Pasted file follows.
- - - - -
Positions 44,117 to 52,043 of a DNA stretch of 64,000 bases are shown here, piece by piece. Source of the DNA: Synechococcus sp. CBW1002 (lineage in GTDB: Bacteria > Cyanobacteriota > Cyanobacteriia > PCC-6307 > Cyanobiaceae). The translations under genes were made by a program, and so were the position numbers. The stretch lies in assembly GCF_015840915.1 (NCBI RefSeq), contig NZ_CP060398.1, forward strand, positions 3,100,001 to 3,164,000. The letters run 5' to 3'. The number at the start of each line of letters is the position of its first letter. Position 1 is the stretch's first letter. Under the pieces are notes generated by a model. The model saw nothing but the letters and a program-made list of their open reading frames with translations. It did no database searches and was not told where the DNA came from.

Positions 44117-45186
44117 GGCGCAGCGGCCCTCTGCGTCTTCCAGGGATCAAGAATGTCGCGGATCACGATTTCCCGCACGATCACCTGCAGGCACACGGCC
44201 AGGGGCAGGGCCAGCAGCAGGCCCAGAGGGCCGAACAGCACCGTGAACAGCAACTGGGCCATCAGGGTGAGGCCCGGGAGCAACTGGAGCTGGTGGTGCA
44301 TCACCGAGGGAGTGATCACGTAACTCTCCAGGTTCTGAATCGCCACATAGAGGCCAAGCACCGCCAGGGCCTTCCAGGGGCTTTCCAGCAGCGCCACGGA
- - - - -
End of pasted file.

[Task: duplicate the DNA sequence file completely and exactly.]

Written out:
Positions 44,117 to 52,043 of a DNA stretch of 64,000 bases are shown here, piece by piece. Source of the DNA: Synechococcus sp. CBW1002 (lineage in GTDB: Bacteria > Cyanobacteriota > Cyanobacteriia > PCC-6307 > Cyanobiaceae). The translations under genes were made by a program, and so were the position numbers. The stretch lies in assembly GCF_015840915.1 (NCBI RefSeq), contig NZ_CP060398.1, forward strand, positions 3,100,001 to 3,164,000. The letters run 5' to 3'. The number at the start of each line of letters is the position of its first letter. Position 1 is the stretch's first letter. Under the pieces are notes generated by a model. The model saw nothing but the letters and a program-made list of their open reading frames with translations. It did no database searches and was not told where the DNA came from.

Positions 44117-45186
44117 GGCGCAGCGGCCCTCTGCGTCTTCCAGGGATCAAGAATGTCGCGGATCACGATTTCCCGCACGATCACCTGCAGGCACACGGCC
44201 AGGGGCAGGGCCAGCAGCAGGCCCAGAGGGCCGAACAGCACCGTGAACAGCAACTGGGCCATCAGGGTGAGGCCCGGGAGCAACTGGAGCTGGTGGTGCA
44301 TCACCGAGGGAGTGATCACGTAACTCTCCAGGTTCTGAATCGCCACATAGAGGCCAAGCACCGCCAGGGCCTTCCAGGGGCTTTCCAGCAGCGCCACGGA